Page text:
“We are pleased to have the opportunity to argue this important case concerning the sacred, constitutional right to vote,” stated Sean J. Young, Legal Director of the ACLU of Georgia and lead attorney in the case. “We look forward to a fair resolution that will protect voter rights for all Georgia citizens, because voting is the cornerstone of our democracy.”
“Every day, absentee voters are having their ballots rejected due to an unconstitutional law that fails to give them pre-rejection notice or an opportunity to have their validly-cast ballots counted,” begins the ACLU of Georgia’s reply memorandum in support of law in support of motion for temporary restraining order. Click here.
Andrea Young, Executive Director, ACLU of Georgia
Sean Young, Legal Director, ACLU of Georgia
Saleemah Abdul-Ghafur, President of the Board of Directors, Georgia Muslim Voter Project
Stephanie Cho, Executive Director, Asian-Americans Advancing Justice – Atlanta Phi Nguyen, Litigation Director, Asian-Americans Advancing Justice – Atlanta
Press conference immediately following federal court proceeding challenging Georgia’s signature-match law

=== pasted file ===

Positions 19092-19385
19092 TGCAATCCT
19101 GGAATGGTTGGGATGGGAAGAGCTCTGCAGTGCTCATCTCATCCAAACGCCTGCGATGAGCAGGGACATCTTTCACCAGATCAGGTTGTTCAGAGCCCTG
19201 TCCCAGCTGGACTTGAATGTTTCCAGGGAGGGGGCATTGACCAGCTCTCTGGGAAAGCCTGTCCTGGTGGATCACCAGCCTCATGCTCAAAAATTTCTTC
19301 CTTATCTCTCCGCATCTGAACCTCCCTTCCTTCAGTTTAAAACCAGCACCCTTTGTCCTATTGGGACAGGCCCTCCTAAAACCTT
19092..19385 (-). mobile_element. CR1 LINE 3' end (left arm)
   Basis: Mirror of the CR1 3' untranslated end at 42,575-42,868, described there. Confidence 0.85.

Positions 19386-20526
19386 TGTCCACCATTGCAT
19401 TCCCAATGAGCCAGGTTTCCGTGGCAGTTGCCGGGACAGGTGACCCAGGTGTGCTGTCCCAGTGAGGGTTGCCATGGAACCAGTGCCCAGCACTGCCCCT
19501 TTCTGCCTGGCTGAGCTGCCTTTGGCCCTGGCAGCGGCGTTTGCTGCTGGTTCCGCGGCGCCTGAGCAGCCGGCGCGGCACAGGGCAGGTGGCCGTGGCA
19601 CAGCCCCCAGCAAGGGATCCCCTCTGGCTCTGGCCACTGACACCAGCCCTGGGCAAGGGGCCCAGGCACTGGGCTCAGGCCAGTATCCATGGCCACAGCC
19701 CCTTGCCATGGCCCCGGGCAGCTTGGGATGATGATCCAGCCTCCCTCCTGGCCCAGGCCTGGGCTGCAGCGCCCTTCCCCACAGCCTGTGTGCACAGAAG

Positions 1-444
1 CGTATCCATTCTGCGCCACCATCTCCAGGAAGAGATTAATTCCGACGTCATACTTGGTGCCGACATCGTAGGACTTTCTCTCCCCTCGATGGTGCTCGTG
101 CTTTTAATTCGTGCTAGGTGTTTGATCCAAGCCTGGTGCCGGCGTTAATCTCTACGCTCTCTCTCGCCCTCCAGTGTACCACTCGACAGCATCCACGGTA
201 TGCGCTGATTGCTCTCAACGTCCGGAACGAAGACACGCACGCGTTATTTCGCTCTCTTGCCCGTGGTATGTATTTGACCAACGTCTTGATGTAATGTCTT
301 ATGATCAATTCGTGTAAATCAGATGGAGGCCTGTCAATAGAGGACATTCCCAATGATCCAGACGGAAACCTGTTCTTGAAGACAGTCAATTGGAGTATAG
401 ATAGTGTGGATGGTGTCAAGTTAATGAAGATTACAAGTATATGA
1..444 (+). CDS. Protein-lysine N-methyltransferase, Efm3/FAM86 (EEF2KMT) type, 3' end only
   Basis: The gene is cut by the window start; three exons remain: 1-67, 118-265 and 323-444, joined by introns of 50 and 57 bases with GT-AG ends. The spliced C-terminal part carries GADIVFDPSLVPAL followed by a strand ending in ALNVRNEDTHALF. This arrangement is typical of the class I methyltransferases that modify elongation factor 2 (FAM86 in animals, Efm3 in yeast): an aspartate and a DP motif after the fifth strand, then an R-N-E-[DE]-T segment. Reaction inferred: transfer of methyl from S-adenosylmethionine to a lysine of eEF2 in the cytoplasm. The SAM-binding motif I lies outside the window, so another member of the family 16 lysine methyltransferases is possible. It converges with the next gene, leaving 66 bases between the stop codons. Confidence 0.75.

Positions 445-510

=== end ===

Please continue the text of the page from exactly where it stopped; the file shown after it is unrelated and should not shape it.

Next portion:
Court will take place
Tuesday, October 23, 2018
Steps of the Richard B. Russell Federal Building
Press Conference immediately following court.
The ACLU of Georgia, representing the Georgia Muslim Voter Project and Asian-Americans Advancing Justice – Atlanta, had filed an emergency motion for a temporary restraining order that would provide due process to absentee voters whose ballots are rejected due to an alleged signature mismatch.
As the lawsuit explains, “[a] person’s signature … may vary for a variety of reasons, both intentional and unintentional. Unintentional factors include age, physical and mental condition, disability, medication, stress, accidents, and inherent differences in a person’s neuromuscular coordination and stance. Variants are more prevalent in people who are older, disabled, or who speak English as a second language.”
Specifically, the lawsuit asks the court to require elections officials to provide absentee voters the opportunity to confirm their identity or otherwise resolve the alleged discrepancy.